New Zealand Issues Warning About Three Cryptocurrency-Related Scams

  • New Zealand’s Financial Markets Authority has added three “suspected scams” to their Warnings & Alerts list.
  • Cryptogain, Russ Horn, and Zend Trade are the companies in question that the government wants citizens to stay away from.

Earlier today, New Zealand’s Financial Markets Authority (FMA) added three new companies to its list of “suspected scams.” The three companies are Zend Trade, Cryptogain, and Russ Horn (also known as Forex Equinox). These three companies have been added to the New Zealand FMA’s “Warnings & Alerts” list. This list is an ongoing effort by the New Zealand government to help investors avoid putting their money into the hands of questionable people.

The three companies were labeled as “Suspected Scams,” which means: “We think the operations of the business/person bear the hallmarks of a scam. We strongly recommend that you do not deal with them.” The full list of warnings & alerts can be found here.

CryptoGain appears to be a scam similar to BitConnect, promising daily returns for their investors. On their website,, they offer up to 2.6% daily returns for people who invest in their company. Additionally, they offer cloud mining packages (with 30% weekly returns) and a retirement plan (giving “30% profit after retirement”). Such sky-high returns will set off alarms for many investors, as well as their cloud mining offering, which is currently considered an unregistered security in the United States.

In addition, the FMA has identified that CryptoGain is possibly posing as a fake company. There is a company filed as CryptoGainLimited, but it is not related to the company described above. Therefore, the FMA believes this is likely not legitimate.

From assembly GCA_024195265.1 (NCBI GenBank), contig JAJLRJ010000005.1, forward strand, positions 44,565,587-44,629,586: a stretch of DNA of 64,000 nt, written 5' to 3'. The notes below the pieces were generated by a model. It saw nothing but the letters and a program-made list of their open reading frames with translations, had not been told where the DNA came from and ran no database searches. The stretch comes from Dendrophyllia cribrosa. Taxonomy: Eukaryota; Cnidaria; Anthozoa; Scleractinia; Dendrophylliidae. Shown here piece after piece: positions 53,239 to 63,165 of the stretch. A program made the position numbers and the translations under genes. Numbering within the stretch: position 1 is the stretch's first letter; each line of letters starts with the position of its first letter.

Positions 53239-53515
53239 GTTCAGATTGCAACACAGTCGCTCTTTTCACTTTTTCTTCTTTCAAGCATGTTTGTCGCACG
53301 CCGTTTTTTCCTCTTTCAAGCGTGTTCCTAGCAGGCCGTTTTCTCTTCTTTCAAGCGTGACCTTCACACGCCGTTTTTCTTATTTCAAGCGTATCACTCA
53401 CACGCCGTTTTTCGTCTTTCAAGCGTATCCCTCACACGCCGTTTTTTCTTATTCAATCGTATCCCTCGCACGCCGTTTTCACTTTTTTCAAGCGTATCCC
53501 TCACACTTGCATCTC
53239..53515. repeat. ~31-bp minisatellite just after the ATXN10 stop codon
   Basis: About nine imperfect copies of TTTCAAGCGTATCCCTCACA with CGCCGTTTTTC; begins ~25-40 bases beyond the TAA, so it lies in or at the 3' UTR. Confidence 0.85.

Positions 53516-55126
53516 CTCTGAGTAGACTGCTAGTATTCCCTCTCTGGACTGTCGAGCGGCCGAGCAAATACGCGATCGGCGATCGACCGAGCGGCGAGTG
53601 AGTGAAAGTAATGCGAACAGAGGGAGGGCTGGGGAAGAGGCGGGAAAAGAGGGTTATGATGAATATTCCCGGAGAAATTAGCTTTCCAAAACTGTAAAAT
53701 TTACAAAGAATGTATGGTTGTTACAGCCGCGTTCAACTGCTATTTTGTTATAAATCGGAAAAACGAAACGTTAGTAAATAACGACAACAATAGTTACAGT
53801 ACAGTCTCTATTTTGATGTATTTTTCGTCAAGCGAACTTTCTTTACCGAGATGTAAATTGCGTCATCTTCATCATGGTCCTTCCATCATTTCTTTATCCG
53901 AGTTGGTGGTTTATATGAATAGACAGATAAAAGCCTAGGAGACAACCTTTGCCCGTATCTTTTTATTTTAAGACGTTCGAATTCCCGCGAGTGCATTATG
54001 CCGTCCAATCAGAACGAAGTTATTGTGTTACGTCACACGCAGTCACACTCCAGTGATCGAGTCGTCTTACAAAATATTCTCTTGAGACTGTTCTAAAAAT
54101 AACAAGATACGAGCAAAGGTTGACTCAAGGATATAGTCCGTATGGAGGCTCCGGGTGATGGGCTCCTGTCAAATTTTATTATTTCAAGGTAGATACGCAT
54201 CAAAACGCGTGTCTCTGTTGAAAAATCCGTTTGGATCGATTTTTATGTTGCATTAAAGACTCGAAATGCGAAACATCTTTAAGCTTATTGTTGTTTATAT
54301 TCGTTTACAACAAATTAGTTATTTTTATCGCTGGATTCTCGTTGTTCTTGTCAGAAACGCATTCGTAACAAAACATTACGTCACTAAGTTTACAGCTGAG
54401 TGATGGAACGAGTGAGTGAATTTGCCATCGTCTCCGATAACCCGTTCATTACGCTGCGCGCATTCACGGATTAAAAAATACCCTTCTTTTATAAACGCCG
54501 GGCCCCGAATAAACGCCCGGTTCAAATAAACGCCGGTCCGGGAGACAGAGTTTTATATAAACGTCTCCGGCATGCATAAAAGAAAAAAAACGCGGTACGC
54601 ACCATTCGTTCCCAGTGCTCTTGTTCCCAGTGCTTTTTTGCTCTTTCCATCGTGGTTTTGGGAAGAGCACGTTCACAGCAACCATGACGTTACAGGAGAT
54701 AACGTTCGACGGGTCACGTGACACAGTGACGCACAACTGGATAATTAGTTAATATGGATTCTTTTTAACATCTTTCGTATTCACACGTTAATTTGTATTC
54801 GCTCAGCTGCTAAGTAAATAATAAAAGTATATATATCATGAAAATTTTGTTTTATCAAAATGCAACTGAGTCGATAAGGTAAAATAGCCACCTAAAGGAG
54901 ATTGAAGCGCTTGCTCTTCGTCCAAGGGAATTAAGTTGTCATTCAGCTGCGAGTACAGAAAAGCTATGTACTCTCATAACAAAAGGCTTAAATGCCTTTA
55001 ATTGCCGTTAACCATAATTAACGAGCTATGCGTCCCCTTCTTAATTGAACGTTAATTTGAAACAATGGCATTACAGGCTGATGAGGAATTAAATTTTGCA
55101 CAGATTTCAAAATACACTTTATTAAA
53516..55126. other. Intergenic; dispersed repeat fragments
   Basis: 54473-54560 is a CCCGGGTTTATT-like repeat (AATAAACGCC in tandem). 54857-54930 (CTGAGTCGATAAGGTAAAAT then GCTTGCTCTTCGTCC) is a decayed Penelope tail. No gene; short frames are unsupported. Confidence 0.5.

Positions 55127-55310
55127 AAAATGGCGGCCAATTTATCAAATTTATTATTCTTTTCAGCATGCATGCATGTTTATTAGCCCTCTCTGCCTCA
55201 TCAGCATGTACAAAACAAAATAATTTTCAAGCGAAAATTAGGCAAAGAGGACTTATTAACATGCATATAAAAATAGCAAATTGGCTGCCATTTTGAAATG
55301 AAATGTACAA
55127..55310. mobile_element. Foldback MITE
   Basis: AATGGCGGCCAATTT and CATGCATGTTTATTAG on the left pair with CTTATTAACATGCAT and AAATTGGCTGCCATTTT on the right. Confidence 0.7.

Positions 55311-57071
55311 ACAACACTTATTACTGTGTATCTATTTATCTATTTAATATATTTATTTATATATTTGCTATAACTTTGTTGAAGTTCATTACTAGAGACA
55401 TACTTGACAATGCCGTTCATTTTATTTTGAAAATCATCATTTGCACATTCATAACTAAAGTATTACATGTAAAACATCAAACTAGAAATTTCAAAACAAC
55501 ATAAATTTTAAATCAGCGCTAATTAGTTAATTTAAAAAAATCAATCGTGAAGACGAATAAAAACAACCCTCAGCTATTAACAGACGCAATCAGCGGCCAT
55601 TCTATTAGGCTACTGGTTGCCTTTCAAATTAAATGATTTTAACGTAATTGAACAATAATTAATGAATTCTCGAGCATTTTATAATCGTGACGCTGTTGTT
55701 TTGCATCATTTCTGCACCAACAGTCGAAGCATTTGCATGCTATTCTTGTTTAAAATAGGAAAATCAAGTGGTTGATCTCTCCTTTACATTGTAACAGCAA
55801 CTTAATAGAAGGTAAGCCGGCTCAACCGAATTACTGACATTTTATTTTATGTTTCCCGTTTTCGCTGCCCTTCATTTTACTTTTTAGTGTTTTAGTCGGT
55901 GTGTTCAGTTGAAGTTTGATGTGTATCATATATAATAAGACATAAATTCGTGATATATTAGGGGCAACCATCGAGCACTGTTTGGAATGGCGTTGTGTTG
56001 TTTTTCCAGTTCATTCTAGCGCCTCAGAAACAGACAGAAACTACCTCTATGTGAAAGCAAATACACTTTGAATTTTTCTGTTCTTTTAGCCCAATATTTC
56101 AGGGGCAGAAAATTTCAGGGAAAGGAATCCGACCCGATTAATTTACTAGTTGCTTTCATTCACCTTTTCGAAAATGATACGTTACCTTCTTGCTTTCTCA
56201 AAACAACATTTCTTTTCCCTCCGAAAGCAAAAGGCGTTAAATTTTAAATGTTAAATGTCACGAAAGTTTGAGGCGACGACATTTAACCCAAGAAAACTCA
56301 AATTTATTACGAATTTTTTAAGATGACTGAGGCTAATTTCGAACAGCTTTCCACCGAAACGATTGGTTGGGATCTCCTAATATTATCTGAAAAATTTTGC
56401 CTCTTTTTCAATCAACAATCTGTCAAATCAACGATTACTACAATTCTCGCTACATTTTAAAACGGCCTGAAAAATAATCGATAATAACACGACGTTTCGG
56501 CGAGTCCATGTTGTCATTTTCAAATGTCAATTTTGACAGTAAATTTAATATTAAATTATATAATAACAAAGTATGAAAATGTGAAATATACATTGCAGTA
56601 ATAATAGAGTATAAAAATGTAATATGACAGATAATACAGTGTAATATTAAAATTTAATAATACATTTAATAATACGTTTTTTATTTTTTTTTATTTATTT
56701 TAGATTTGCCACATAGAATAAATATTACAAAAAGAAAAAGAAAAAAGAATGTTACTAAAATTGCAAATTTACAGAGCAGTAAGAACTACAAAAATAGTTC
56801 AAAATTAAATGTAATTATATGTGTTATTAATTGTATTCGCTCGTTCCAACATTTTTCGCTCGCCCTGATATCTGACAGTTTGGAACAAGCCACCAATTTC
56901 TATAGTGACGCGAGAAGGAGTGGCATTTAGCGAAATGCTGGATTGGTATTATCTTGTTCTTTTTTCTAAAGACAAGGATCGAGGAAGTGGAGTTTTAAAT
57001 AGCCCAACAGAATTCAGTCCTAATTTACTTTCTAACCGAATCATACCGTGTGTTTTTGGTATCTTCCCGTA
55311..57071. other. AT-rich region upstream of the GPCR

The other companies - Russ Horn, Forex Equinox, and Zend Trade - are all suspected to be organized under Russ Horn’s leadership. and ForexEquinox are not scams in the sense that they will take your money - they seem to simply be exaggerated marketing pitches for Russ’ forex trading system.

His website offers a “free plus shipping” book. Although not a scam in the sense of failed project BitConnect, Russ Horn’s website does include some outlandish claims, including “How To Legally Cheat The Forex Markets And Literally Line Your Pockets With Cash.” claims that his system can “double your money every 30 days.”

Ongoing Suspicions

Zend Trade has been suspected of being a scam after it was found that Zend is not returning clients funds. Unlike ForexEquinox, which teaches people how to trade, ZendTrade offers “Managed Account Services.” This service means that ZendTrade will hold clients' money and trade for them, which could put them under regulatory scrutiny, since this service sounds much more like a hedge fund. FMA claims that this company is connected to Russ Horn.

IMF Predicts Stablecoins Will Challenge Cash and Bank Deposits

Samuel Haig